There are currently 12 practice areas in which paralegals can become accredited. This month we take a look at family law.
Each practice area has a corresponding set of competencies which we would expect an accredited paralegal working in that area to be meeting. If you are a trainee accredited paralegal, we would expect you to meet these after one year of training.
A paralegal should be able to progress the various stages of a simple undefended case from taking instructions through to obtaining decree. In defended actions the paralegal should be able to assist the principal solicitor in progressing actions through their various stages to a proof, including gathering information, preparing motions, and paperwork for child welfare hearings.
Specifically, a paralegal should be competent to:
- draft simple separation agreements following a meeting between client, solicitor and paralegal;
- prepare lists of assets and liabilities;
- prepare initial writs for solicitors to revise and sign off;
- complete simplified divorce forms for signature and draft simple undefended divorce actions;
- prepare inventories, schedule of matrimonial property, affidavits, service of documents (all for review by the solicitor);
- interview distressed clients;
- take precognitions/statements from clients and/or witnesses;
- advise clients about the legal grounds, and general procedures, for divorce;
- arrange practical issues in relation to contact;
- arrange mechanisms regarding payment of aliment, spousal aliment and periodical allowance.
There are currently 27 accredited paralegals in the practice area of family law, and we would love to see this number increase.
In this issue
- Claiming under the advance payment scheme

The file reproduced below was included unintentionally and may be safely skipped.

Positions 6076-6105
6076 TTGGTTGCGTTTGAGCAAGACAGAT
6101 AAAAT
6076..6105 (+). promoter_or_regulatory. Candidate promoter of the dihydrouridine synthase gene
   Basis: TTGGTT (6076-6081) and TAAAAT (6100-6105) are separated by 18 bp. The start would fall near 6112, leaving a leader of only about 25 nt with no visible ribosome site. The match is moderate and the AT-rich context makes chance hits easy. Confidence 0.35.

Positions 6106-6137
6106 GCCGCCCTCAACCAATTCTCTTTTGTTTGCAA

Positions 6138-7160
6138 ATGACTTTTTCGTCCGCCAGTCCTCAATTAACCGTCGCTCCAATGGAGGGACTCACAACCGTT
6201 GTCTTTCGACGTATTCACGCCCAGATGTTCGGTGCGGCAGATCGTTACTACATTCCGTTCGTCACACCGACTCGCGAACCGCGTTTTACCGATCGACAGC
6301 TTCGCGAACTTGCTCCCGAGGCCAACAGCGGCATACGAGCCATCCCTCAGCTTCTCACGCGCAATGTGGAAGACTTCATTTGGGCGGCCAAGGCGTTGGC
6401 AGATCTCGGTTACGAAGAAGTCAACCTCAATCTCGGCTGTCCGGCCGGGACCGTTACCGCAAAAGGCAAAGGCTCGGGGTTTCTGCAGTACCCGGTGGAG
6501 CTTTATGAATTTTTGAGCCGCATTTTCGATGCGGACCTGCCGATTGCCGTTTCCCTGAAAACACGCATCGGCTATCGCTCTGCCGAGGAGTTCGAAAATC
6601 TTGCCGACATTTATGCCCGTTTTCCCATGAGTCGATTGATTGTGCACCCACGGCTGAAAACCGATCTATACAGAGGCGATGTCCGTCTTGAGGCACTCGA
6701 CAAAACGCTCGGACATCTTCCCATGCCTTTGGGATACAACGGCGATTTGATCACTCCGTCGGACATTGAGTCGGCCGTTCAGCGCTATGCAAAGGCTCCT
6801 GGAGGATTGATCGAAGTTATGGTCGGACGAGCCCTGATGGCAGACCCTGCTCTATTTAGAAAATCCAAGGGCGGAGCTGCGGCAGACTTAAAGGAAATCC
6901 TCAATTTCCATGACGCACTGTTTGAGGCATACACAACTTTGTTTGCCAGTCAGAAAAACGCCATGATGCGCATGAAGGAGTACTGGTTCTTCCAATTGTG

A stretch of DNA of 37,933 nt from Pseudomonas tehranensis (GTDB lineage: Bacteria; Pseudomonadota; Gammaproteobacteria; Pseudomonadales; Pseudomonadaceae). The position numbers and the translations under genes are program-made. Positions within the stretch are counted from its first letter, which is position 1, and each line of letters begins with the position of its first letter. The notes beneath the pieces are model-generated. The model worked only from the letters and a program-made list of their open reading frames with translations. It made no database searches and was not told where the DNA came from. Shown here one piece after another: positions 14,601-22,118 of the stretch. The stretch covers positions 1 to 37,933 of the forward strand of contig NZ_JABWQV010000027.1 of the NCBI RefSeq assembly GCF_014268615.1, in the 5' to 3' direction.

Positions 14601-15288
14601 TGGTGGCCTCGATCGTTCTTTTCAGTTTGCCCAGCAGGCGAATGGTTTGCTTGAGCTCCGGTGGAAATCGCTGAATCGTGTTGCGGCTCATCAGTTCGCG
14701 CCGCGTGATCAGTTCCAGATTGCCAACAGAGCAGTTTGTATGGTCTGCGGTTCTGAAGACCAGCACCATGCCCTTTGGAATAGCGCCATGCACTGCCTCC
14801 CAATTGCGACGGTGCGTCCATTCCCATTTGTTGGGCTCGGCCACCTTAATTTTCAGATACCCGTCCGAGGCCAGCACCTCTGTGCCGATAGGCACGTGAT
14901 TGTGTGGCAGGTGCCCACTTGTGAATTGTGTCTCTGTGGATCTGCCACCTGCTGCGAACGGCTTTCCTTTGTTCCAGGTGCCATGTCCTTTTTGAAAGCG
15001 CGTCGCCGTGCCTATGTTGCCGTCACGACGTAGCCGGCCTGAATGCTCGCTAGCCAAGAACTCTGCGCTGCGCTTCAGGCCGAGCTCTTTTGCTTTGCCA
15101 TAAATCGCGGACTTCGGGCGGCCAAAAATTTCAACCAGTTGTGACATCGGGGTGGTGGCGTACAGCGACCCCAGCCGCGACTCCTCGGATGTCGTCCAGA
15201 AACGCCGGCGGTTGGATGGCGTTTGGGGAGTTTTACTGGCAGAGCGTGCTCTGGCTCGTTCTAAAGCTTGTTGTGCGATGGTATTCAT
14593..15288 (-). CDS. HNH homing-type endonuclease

- Time for a written constitution
- New form F9: worth the wait?
- Wedded to a matrimonial property regime
- Brexit divorce set to increase UK's “skype families”
- Corporate personality: Justice v Doctrine
- Reading for pleasure
- The Law Society of Scotland Expert Witness Index 2019
- Opinion: Judith Robertson
- Book reviews
- Profile: Michael Clancy
- President's column
- Is your legal data being held to ransom?
- People on the move
- Sign up – log in – action!
- Frozen out?
- Taxing times for litigators
- DNA analysis: when research just isn’t enough
- Brexit focus: EU citizen settlement remedies
- Why employers should report on wellbeing
- 3% – and then what?
- 1,000 days of mediation
- Barred from acting
- To name or not to name?
- Enter the “What I Think”
- Fixed penalties and fair trials
- Auto-enrolment: keeping employers on their toes
- Scottish Solicitors' Discipline Tribunal
- Vulnerable accused: a need for knowledge
- Burdens and who can enforce them
- Convener’s final bow
- Public policy highlights
- TCSP review update
- Westminster: answering the call
- Accredited paralegal practice area highlight: family law
- Accredited Paralegal Committee profile
- Nyona named star paralegal
- Ask Ash
- Moving nightmares part 2
- Complaints: seeking consistent practice
- Morally bankrupt?
- For the elderly: how SFE works
- Standing up to challenge